Interfaith commemoration for the victims of the Quebec City mosque shooting
“Six muslim men were killed and 19 others were injured. It was the single most deadliest Islamophobic attack in Canadian history,” said Sarah Abou-Bakr, Concordia student and a staff worker for the National Council of Canadian Muslims (NCCM). On Jan. 29, Abou-Bakr led the interfaith commemoration of the Quebec City mosque shooting that happened on the event’s two year anniversary.
The commemoration was organized by the Concordia Student Union’s (CSU) Legal Clinic, NCCM and the Center for Research-Action on Race Relations (CRARR), and took place in the Hall building.
“First and foremost we stand in solidarity with the families of these six men whose lives were taken from them, as well as with those who were injured during or witnessed this attack,” Abou-Bakr said. “Our thoughts and prayers are with you as you continue to heal.”
Elder Vicky Boldo from the Aboriginal Student Resource Centre dedicated a women’s healing song to those affected by the shooting, following Abou-Bakr’s speech.
Camille Thompson, external affairs and mobilization coordinator at the CSU, said that as someone from Quebec City, she was ashamed that such violence took place in her hometown. Thompson hopes the government will address the city’s systemic Islamophobia to work toward a world without hate.
After a reading from the Quran, Rev. Ellie Hummel, coordinator of Concordia’s Multi-faith and Spirituality Centre took the microphone. “How long, oh god, must you people suffer in vain?” Hummel asked. “How many more commemorations do we need to attend, for mosque shootings, or synagogue shootings, or shootings of black churches, or violence based on race or gender, or religion, or whatever else? How many more?”
The 30 some crowd members were in awe throughout the ceremony; even students lining up to eat at Concordia’s People’s Potato listened intently.
“Just three months ago we were here […] to remember those who were killed in a synagogue in the United States and unfortunately, this [hate] has continued to grow,” said Imam Salam Elmenyawi, president of the Conseil musulman de Montréal. He spoke about the importance of words: “Good words matter,” and “Bad words matter,” he said.
Rabbi Yisroel Bernath, associate Chaplain at Concordia, said that as a community, it’s not simply about commemorating. “One of the great ethical questions of our time is a question that’s been asked over and over again: ‘Is darkness a creation of its own? Or is it the absence of light?’” Bernath asked. “What’s beautiful about light is that if you take one light and you light another, nothing gets extinguished from yourself. You only add more light into the world.”
Bernath believes that darkness is the absence of light. “Today is not just about remembering, but to live it and to say ‘what am I going to do today, to add my light into the world,’” he said.
“It’s so ironic that two days after the international remembrance day we have to hold this event to think about one of the most violent, hateful Islamophobic crimes in this province,” said Fo Niemi, executive director of CRARR.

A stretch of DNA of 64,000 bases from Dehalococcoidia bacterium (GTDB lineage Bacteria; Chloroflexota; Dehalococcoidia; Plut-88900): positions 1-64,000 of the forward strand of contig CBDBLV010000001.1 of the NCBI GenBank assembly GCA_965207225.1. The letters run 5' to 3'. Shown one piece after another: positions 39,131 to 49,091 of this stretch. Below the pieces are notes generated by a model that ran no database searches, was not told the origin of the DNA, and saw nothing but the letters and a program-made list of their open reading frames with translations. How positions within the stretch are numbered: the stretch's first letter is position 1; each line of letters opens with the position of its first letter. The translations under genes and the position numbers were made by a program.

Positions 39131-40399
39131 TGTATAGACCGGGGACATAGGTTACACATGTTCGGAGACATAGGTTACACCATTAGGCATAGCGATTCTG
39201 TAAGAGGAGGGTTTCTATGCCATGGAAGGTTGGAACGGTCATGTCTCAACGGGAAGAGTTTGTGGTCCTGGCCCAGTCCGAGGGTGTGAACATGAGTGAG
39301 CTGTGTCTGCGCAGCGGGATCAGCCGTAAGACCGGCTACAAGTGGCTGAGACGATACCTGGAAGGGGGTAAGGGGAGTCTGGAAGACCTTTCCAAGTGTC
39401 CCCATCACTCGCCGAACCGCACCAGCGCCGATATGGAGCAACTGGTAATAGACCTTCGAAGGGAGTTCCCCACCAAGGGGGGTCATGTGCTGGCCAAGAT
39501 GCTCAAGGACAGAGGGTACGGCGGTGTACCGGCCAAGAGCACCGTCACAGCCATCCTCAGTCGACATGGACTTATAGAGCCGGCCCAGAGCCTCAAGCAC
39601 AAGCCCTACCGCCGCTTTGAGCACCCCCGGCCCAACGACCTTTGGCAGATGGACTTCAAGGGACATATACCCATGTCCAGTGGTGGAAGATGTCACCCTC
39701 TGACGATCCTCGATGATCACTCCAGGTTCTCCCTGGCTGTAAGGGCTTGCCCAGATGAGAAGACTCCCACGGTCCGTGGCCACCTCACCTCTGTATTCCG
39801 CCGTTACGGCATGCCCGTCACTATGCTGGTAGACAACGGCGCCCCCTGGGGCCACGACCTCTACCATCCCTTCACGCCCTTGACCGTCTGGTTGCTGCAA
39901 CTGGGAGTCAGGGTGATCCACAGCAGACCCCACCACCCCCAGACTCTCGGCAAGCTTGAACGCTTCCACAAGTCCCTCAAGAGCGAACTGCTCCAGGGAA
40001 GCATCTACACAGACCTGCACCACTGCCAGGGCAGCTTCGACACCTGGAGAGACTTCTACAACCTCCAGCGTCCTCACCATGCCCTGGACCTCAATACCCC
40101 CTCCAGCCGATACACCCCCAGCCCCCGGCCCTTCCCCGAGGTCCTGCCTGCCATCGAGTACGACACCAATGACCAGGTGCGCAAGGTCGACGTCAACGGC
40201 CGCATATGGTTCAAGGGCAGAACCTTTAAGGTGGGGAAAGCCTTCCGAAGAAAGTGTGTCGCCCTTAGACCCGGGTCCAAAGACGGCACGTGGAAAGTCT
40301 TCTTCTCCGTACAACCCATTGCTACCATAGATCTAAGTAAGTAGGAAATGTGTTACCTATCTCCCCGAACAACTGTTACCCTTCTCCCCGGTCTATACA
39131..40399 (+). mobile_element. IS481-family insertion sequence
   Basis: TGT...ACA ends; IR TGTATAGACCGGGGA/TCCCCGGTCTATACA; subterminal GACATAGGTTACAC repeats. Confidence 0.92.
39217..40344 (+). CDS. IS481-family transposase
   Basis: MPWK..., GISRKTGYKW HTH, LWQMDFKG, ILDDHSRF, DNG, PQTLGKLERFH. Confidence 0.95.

Niemi also mentioned how just the day before, the Quebec government asked school boards in Montreal how many of their teachers wear religious symbols or garments. The Globe and Mail reported that school boards received a call from a deputy education minister asking them for those numbers. They replied they do not have such records.
“We need a government that will be on our side,” said Niemi. “For our rights, for our fundamental human rights, for our fundamental human values, and not a government that tolerates discrimination, that promotes discrimination or that legislates discrimination.”
The Globe and Mail also reported that asking how many teachers wear religious items violates provincial and federal laws against religious discrimination, according to legal advice given to representatives of the school boards.
Niemi related the commemoration of the mosque shooting to the current political climate in Quebec. “After today, with all the tears, with all the emotions, I sincerely hope that the CSU, all of you, and all of the student associations on this campus and beyond will come together to overcome the kind of things that often keep us apart, so that we can come together and say it loudly to governments,” Niemi said. “We must create and promote a legacy of peace, and equality, and respect of diversity, because this is what the declaration of human rights is all about.”
At the end of the ceremony, Gospel Singer Amanda Ben sang, “Will the circle be unbroken,” and speakers went up one by one to light a candle for each of the six men who were killed.
According to CBC, Aymen Derbali, a survivor who was left paralyzed after being shot seven times, and Azzedine Soufiane, a victim who managed to take down the gunman for several seconds, were both awarded medals of honour yesterday, for their acts of courage.
Photos by Mia Anhoury.